What was your first success?

I have had so many already! The most exciting thing for me by far is my asthma improvement. When I first started I could not run more than 250m or I'd have an asthma attack (seriously). Now I can comfortably run (notice I didn't say enjoy) with everyone else and after just 6 months in I am so happy to say that I am rarely using my inhaler anymore! I would also say seeing real proof of success for me was so motivational with my body measurements from when I started to now. Such dramatic differences is what everyone loves to see!

What are you working on now?

My form and pacing myself better.

What’s your favorite CrossFit Sandpoint memory?

I don't know that I have a real favorite yet honestly. I just know that I am generally always excited to come workout and feel off when I don't get to due to my crazy schedule. I figure any place that can get me excited to use my rare free time as a single mom to come do burpees and be happy about it is a winning place in my book.


How to Get Your Daily Protein Requirements

How I get to 200g of Protein Everyday

Protein!!!

Protein!!!

Yeah, 200 grams of Protein.  That’s a bunch.  But, if you’ve been paying attention, you’ll know that for anyone doing any sort of intense or heavy training volume (or for anyone pursuing body composition), 1 gram per day of protein per pound of body weight is a great target to shoot for.  I’m roughly 200 pounds, so I aim for 200 grams of protein per day.  Your body weight probably varies, and therefore so should your daily protein number.  

I’ve beaten the dead horse for way too long now about why protein is awesome and is the most important, yet under-eaten macro nutrient to do it again here.  

When I tell a new client they have to get ___g of Protein per day for their goals, they usually look at me wide eyed and say something like, “___ g! That’s a ton!  I’m only eating 50-60g a day now!” 

You’re right, that is a ton when you’re only eating 50-60 grams and are just barely on this side of the abysmally low Recommended Daily Allowance (which is the minimum suggested to stay alive).  You’re also probably not as lean as you want, don’t recover as well as you want and are likely eating way too much of other, less important macro nutrients that are not helping you towards your goals, so here we are…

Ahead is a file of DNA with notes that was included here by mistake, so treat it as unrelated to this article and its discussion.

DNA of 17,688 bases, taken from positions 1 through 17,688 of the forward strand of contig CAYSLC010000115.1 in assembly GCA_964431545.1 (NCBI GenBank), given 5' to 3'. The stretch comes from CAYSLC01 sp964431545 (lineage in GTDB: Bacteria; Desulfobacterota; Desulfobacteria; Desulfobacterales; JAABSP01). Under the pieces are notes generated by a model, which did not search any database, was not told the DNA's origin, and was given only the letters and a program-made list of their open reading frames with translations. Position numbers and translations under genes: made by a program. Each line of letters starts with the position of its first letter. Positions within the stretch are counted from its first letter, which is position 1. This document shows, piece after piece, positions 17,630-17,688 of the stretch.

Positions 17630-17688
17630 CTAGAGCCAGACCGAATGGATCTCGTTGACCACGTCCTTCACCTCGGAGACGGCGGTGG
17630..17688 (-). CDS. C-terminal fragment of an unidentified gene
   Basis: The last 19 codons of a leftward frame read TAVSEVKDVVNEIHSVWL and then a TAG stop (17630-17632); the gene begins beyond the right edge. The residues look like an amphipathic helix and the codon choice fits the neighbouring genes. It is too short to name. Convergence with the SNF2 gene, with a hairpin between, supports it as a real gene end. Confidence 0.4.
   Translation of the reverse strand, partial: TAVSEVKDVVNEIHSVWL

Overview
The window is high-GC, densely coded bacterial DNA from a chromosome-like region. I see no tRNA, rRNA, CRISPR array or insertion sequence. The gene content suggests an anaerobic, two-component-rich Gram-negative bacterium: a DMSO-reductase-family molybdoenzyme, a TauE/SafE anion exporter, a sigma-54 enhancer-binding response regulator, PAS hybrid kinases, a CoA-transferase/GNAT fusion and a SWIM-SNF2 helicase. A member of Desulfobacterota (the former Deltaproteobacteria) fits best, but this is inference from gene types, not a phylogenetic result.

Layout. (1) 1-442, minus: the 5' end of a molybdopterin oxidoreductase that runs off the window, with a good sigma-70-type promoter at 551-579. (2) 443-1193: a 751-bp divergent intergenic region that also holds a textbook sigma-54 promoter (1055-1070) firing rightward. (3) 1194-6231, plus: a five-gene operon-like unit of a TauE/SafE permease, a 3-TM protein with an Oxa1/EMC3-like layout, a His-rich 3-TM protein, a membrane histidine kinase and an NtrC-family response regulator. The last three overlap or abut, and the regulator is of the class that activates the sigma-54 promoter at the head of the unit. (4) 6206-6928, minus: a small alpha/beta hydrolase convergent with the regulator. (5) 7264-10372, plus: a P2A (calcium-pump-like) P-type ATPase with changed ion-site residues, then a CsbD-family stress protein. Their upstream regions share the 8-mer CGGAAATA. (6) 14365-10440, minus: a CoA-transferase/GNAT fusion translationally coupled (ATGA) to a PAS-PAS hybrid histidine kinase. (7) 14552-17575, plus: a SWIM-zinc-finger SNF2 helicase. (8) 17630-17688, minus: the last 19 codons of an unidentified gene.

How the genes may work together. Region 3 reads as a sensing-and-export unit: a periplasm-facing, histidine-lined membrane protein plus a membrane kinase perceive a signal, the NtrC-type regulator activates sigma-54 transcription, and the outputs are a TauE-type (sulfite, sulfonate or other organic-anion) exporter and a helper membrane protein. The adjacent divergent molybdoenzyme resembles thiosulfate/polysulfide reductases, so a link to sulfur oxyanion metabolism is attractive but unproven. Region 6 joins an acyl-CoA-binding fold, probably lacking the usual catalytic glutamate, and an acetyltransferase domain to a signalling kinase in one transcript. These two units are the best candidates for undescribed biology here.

This may not be your aspiration, but there are great lessons to be gleaned from figure competitors.

This may not be your aspiration, but there are great lessons to be gleaned from figure competitors.

Our conversation then turns to how in the world is that even possible?  Well it is, and it’s really not that much.  If you’ve ever hung out in the competitive world of body composition or body building (I know, I know, you don’t want to look like one of them*), you’ll know that 1g/pound of bodyweight is child’s play.  They’ll often go towards 2-3g per pound of bodyweight.

*Side note: you won’t, they’ve worked way harder than you’ll ever know to look like that and they’d be incredibly offended if you suggested that by ingesting a protein shake once a day that you’d get even close to their physique.  However, what you should realize is that their entire goal in life is development of muscle and shedding of fat.  They’re good at it, really good at it.  So, just like you might not want to drive a race car around everyday, you should realize that the people who make race cars are pretty damn good at making regular cars.

So, how do I get my protein goals in everyday, and how can you get to yours?

Well first, let’s start with the easy stuff.  Most people eat 3 meals as part of their regular lives.  Breakfast, lunch and dinner.  If you’re not currently eating breakfast because you’re doing the latest en vogue fitness trend and Intermittently Fasting, but you’re not getting your daily protein requirements in, you’re putting the cart way in front of the horse, so forget all that nonsense and get your basics down before you start putting lipstick on your pig.

So with breakfast, lunch and dinner, there are 3 opportunities for you to get in 25-30g of protein by just eating a normal (like the size of your fist) serving of protein (lean meat, chicken, fish or pork).  This is typically what a restaurant will serve you if you’re eating out.  Woo!  We’re already at 65-80g and we haven’t really altered anything!  

*If you’re shooting for 150g or more per day, you’ll probably want to look for 6-8 oz of protein in these meals.  That’s two fist sizes, or a “double protein” request at the restaurant.  This will put you in the 130-160g for the day already. 

The main challenge I see here is breakfast.  Most people aren’t used to making lunch or dinner foods for breakfast, so it’s harder to get that early morning serving up to 25-30g.  Or, a lot of people “just aren’t hungry in the morning”.  Well, you “just aren’t reaching your goals currently” either.

Here’s what I do:

2 egg whites (8g Protein, 0g Carb, 0g Fat)
2 whole eggs (12g Protein, 0g Carb, 10g Fat)
2 slices bacon (6g Protein, 0g Carb, 6g Fat)
A handful of spinach or kale or some kind of green to scramble in.

For a total of: 26g Protein, 0g Carb, 13g Fat